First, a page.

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Arts & Culture: What to See in Boston

A roundup of Beantown's best theatres, museums and music options.
By Eliza Pickering

Louis Boston

boston, pictures of boston, louis boston louis boston The stately facade of Louis Boston.

Men's Crew Team

pictures of boston, boston, crew team men's crew team A men's crew team, a ubiquitous sight on the Charles River.

Boston Common

boston common, pictures of boston boston common Out for a walk on Boston Common.

Beacon Hill

beacon hill, boston a street in beacon hill Graduate student Siobhan Durkin strolling in Beacon Hill.

Weeks Footbridge

weeks footbridge boston weeks footbridge The Weeks footbridge, over the Charles.
photo credit

Despite making its home in what is still called the People's Republic of Cambridge, the American Repertory Theatre leavens the avant-gardewith the classic (in January, Chekhov's Seagull). 64 Brattle St., Cambridge; 617-547-8300;

Since his appointment as music director of the Boston Symphony Orchest ra, in 2004, James Levine has garnered both praise and criticism for his pursuit of a largely atonal repertoire. Meanwhile, the Boston Pops is a reliable source for show tunes and, in summer and early fall, fireworks-ready classics. 301 Massachusetts Ave.; 888-266-1492;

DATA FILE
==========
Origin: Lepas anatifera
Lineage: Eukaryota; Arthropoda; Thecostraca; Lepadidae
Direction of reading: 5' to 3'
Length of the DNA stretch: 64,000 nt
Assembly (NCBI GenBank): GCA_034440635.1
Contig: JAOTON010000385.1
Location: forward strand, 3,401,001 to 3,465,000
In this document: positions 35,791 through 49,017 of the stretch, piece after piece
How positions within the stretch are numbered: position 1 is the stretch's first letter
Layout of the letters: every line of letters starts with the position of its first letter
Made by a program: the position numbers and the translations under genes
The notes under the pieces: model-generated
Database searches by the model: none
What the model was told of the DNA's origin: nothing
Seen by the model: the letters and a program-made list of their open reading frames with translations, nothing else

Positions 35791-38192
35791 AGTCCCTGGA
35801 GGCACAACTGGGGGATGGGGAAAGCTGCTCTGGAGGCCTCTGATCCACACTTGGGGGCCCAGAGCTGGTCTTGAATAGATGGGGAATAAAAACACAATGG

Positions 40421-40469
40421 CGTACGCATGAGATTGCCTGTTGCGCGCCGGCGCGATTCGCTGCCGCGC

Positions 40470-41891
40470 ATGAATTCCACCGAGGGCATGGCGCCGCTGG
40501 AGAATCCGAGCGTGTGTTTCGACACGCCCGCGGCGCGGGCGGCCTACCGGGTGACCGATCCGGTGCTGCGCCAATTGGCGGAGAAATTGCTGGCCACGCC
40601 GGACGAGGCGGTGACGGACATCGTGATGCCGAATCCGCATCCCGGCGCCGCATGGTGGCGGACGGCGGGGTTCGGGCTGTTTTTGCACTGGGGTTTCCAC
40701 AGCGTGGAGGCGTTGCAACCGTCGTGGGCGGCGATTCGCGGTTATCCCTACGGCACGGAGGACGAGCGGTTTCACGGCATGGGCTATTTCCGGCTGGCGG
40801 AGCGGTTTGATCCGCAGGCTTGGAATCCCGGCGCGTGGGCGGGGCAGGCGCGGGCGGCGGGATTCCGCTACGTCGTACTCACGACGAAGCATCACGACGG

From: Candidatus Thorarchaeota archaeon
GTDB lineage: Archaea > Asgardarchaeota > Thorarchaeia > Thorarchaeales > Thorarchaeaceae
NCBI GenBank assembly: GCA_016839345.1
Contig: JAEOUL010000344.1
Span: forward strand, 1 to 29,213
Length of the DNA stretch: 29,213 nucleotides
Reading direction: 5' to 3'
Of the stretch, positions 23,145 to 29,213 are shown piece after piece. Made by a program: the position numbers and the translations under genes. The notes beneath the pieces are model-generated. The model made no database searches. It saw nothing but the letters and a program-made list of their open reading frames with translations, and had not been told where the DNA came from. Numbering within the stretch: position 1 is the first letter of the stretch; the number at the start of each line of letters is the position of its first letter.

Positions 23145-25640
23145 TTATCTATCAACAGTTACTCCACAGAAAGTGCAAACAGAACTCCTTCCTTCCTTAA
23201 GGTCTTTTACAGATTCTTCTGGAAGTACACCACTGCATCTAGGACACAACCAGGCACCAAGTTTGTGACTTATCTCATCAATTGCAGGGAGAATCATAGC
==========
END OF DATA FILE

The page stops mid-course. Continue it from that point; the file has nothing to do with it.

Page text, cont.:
The Harvard Museum of Natural History is best known for its 3,000 glass flowers. And there's the Mineral Hall, where gemstone-laden geodes and rainbow-bright rocks pried from meteorites are on display; any jeweler's catalogue is lackluster by comparison. 26 Oxford St., Cambridge; 617-495-3045;

Institute of Contemporary Art, Boston Closed Monday. 100 Northern Ave.; 617-478-3100;

Four empty frames in the Dutch Room of the Isabella Stewart Gardner Museum mark the absence of thirteen paintings stolen in 1990 in what is considered the most significant art heist ever. Gardner herself was no stranger to publicity; though known for her namesake museum, which houses 2,500 works of American, European and early Roman art in her Italianate mansion, she also scandalized Boston society with her revealing Parisian fashions. Closed Monday. 280 The Fenway; 617-566-1401;

Construction on the new wing for North, South and Central American art at the Museum of Fine Arts, Boston, the grande dame of Boston museums, is projected to continue until late 2010. Next year's visitors, however, can ogle some distinctly non-American art: a blockbuster exhibition of fifty-five paintings by Titian and his contemporaries (March 15 through August 16, 2009). 465 Huntington Ave.; 617-267-9300;



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